Start With A Problem Worth Solving

Written by Ben Skelton

Every successful business solves a key problem in their customer’s lives. If you think about all the problems you face each day on a micro-level, you start to realise that without our inherent thirst to eliminate the obstacles in our lives, the human race may not be the evolutionary success it has been. 

Think about how difficult our lives would be if we had to put the key in our car doors rather than opening the door remotely!  Or if we had to wash lettuce in our hands rather than in a salad washer!

Problems are the obstacles to our dreams, of a perfect life and this is why we crave unique and innovative solutions to them. But universally, people will connect first with the problems they have, rather than the solutions you offer.

Businesses that connect with their clients understand this. They understand that acting like a shining light that steers their customers from problems to a better life will help them win.

 

Apple is one of the best examples of this because the transformation of their company is so well documented. When Apple first launched they went toe to toe with Microsoft as the high-tech computing solution. They spoke about all the things their computer could do, how powerful it was and how much better it was than Microsoft computers. Sure they had some success, but it was limited, as Microsoft already was doing an incredible job at solving this problem.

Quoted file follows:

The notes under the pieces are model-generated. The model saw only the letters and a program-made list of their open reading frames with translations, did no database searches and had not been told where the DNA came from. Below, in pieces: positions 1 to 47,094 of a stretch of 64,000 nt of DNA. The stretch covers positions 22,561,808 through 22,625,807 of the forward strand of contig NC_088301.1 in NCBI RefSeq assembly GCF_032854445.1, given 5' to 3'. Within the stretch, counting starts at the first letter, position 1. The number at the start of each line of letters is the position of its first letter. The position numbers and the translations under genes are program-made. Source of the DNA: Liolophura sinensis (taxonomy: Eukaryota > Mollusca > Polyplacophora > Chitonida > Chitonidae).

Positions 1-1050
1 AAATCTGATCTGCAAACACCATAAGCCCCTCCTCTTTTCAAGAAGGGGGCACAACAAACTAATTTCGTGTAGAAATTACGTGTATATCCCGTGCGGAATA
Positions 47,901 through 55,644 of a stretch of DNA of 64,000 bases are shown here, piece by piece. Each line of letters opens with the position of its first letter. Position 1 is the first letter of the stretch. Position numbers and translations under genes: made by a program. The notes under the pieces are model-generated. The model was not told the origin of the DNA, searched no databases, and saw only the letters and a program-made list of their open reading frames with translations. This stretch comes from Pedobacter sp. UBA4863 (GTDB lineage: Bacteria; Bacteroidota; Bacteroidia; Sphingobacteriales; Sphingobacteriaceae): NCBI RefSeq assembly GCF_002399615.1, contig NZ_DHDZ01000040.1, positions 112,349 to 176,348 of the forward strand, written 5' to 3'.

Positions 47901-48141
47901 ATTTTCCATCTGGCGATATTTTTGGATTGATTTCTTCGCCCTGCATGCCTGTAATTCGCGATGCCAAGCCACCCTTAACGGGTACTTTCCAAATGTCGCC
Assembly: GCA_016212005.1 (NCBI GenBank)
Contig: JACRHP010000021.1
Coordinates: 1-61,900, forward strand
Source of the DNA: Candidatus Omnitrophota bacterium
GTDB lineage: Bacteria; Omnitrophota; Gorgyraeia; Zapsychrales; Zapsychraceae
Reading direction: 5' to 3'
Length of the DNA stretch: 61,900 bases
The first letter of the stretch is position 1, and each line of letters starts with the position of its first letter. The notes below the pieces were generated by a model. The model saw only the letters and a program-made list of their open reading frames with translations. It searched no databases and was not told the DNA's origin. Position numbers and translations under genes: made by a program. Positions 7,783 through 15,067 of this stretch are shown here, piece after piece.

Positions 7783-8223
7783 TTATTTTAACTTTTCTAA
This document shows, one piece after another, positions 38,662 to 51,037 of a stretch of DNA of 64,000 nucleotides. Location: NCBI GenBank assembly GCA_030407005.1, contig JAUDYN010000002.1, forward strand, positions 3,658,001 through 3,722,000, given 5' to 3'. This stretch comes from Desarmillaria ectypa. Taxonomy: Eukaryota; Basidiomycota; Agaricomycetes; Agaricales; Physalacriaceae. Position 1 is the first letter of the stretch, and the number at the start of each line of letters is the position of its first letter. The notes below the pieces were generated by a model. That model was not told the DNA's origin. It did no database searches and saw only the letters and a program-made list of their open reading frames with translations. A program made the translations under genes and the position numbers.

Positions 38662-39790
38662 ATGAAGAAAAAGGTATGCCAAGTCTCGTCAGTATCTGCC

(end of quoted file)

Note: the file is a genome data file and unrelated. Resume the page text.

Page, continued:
It took the well-documented return of Steve Jobs to identified a problem worth solving; people didn’t want a computer science degree to use this technology, they didn’t want to be geeks, they wanted devices that looked cool and saved them time. Thus was born one of the most iconic ad campaigns of all time, the geeky Microsoft guy vs the cool Apple guy.

Businesses that struggle generally speak too much about the solutions they provide and not enough about their customer’s deep problems. Actually, let me rephrase that… 

Businesses that struggle generally speak too much about themselves and not enough about their customers.

    If you’re a business owner ask yourself these three questions:

    1. How well do I know my customer’s problems?

    2. Does my solution or service solve this problem?

    3. How could I solve their problems more specifically and efficiently?

    This should help you get to a problem worth solving. An invaluable resource that will help your buyers connect to your business. 

    If you want to make your communications and marketing easy in your business, spend 6 months exclusively talking about your customer’s problem/s. Every email you send, piece of content you create, every sales message you deliver and especially anytime you talk face-to-face with a customer, use the problem you have identified as your inspiration.

    If you don’t, it will cost you more money than anything else in your business.

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